When you own your own business, online review sites can feel like a blessing and a curse. Considering that 92 percent of consumers now read online customer reviews and they’re basically the word of mouth marketing of today, you know you need to be well-reviewed. And you know that reviews can provide a microscope into what your customers are thinking, whether positive or negative, which is always useful.

But, review sites can also be frustrating. Should you aim for more reviews? Or should you focus on getting quality reviews? And if it should be quality you zero in on, what does that even mean in the context of reviews? Here, we’ll break it down for you, so you can hit your sweet spot of reviewing bliss.

Painting a Realistic Picture

First of all, let’s talk about reality. Yes, you want the majority of your reviews to be glowing, but don’t shy away from negative reviews altogether. Not only can the Debbie Downers who leave you scathing or dissatisfied comments provide insight about your business you need to see, but they also give others confidence that your reviews are real. In fact, 30 percent of consumers assume online reviews are fake if there are no negative reviews present. Yikes.

So, first make sure you’re getting a healthy mix of positive and negative feedback. If it’s all skewed too far on the positive end of the spectrum (and kudos to you if that’s your ‘problem’), send a review request to a customer you know wasn’t too thrilled about you. It might sound weird, but you don’t want a lack of any critical feedback to throw off the believability of your positive reviews.

Specificity Trumps Quantity

Once you know you have a realistic picture of your business’ strengths and weaknesses painted on review sites, consider the quality of the reviews you get. The first component of this is timing. If all your greatest reviews are from two years back, you’re not going to seem all that relevant today - and other buyers might question if you’re even still in business. Make sure you have recent customer reviews, within the past quarter ideally or the past year worst case.

The next component of quality is the level of specificity given. Think about if a customer were to write a review that went like this: “Great job! I loved working out at Jennifer’s Health Club!” Uh… thanks, but this type of review gets you nowhere. Instead, invite your customers to leave detailed reviews. Ask them to include things like the duration of the engagement with your brand, which precise goals you helped them accomplish and specific feedback about a team member or two.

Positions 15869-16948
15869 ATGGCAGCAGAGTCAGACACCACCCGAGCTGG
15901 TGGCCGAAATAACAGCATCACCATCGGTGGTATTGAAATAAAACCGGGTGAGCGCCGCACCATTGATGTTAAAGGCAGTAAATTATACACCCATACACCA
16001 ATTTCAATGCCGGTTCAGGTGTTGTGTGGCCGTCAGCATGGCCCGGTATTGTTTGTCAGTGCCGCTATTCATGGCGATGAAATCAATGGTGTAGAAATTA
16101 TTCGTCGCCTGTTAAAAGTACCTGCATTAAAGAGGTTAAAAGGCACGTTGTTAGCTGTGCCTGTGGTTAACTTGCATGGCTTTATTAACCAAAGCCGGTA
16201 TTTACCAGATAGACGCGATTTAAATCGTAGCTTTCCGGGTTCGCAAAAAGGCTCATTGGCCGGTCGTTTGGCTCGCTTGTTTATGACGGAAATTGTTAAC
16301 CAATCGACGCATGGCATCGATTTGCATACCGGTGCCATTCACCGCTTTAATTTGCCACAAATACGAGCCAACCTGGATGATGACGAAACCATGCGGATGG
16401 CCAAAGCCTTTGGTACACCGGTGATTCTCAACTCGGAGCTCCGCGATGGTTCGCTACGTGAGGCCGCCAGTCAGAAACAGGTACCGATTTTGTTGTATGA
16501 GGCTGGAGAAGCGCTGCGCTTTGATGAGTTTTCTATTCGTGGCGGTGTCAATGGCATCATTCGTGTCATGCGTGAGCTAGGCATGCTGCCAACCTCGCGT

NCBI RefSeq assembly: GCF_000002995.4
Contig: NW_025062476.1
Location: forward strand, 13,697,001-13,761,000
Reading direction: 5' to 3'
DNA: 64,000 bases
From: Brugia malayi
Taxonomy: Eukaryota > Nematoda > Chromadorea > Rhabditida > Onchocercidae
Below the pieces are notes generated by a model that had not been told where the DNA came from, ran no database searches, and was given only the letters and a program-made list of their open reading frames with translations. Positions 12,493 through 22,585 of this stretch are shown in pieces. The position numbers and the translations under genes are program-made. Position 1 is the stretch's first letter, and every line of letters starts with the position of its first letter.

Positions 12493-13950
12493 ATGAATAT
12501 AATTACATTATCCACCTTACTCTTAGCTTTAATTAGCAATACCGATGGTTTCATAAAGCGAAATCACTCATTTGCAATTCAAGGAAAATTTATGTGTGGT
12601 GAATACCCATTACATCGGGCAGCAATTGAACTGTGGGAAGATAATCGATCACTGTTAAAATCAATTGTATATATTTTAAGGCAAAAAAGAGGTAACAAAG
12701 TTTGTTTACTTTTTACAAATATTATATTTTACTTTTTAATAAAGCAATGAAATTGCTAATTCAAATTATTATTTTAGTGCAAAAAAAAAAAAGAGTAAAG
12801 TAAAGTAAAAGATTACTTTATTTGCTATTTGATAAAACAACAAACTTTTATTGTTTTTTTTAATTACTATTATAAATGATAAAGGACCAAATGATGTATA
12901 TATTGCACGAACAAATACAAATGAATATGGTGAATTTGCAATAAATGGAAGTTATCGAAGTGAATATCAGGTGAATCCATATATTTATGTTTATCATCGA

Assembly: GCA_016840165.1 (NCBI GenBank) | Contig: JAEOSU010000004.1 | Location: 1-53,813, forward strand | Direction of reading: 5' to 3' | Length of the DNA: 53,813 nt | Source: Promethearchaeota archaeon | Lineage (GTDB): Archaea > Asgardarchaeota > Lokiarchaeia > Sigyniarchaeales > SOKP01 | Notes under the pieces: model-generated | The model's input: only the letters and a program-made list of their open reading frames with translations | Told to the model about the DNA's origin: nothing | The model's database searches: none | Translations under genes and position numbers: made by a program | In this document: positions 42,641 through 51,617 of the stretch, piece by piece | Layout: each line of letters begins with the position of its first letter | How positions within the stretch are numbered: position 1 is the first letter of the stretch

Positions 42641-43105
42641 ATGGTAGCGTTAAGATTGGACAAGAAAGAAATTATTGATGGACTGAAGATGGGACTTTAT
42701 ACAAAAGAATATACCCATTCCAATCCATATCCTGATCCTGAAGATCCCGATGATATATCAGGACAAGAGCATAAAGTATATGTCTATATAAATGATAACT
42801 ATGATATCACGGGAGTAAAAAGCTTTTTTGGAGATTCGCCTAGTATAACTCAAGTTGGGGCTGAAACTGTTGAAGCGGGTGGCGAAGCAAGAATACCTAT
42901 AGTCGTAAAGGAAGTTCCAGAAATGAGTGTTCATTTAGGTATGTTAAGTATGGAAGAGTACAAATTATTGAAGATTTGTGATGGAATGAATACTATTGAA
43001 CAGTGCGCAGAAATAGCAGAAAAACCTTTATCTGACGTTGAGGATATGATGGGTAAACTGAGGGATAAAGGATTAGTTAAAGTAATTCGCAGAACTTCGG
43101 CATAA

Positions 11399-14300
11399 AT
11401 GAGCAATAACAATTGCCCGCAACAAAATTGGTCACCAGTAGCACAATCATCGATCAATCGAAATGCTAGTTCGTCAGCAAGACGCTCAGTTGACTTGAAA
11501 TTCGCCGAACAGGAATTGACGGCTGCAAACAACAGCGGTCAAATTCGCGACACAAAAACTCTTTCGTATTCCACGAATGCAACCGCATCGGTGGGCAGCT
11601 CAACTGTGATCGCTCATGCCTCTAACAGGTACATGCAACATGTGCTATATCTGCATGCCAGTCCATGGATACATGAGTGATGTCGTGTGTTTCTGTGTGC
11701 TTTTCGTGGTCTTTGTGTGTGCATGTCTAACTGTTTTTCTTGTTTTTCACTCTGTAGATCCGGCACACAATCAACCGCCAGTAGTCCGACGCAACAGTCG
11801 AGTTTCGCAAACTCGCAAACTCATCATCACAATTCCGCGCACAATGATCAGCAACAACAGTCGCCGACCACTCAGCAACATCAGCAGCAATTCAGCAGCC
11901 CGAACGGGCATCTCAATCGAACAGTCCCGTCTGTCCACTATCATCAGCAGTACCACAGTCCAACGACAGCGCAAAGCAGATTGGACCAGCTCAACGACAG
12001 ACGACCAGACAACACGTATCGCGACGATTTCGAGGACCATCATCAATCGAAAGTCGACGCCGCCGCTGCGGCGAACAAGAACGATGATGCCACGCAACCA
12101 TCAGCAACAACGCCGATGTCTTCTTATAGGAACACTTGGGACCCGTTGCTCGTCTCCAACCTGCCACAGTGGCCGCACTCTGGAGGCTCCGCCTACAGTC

Consider the difference between the review above, and one like this: “I started working with Jennifer’s Health Club six months ago, and I can’t say enough about how their team has helped me transform my health! I brought my body fat percentage down from an unhealthy range into a healthy range, and my blood pressure has been drastically reduced too. Marty and Melanie showed me how being healthy doesn’t have to be hard, and were in my corner the whole time. I’ll always be grateful for my experiences here!” Powerful, right?

Oh, and specific, quality reviews don’t have to be this long either. One or two descriptive, emotionally-driven sentences are all you need to make your reviews resonate with others reading them. Pro tip: Offer a few sentences or the outline of a review you’d like to get as a suggested starting point to your customers, so they can quickly make it their own if they don’t like writing or don’t know where to start!

...But you still need a mix

So the answer to the question we initially posted about quality vs. quantity is: quality matters more, but you still need quantity. Case in point: One study found that products with 50 reviews or more saw a 4.6 percent increase in conversion rates. That’s not too shabby!

As you work to craft your own business’ review strategy, make sure you get a good amount of reviews that are well-written, specific and offer a mix of positive and negative feedback. That’s the best way to get the most from customer review sites, which really are the modern day word of mouth marketing machines.

Still, need some help? Contact us to learn more about how we can help you encourage your customers to leave you reviews.

Work Habits & Productivity

2. Effortless
BY GREG MCKEOWN
Speaking of actions becoming more effortless, this is another book of McKeown’s that topped our 2022 reading list. Adding onto the powerful guidance around essentialism, this read delivers “proven strategies for making the most important activities the easiest ones,” like mapping out the minimum number of steps, finding the courage to “be rubbish” and more.
About the Author:
Andrea Turnbow
About the Author:
Jay Feitlinger

Jay, the CEO of StringCan, oversees strategy and vision, building culture that makes going into work something he looks forward to, recruiting additional awesome team members to help exceed clients goals, leading the team and allocating where StringCan invests time and money.

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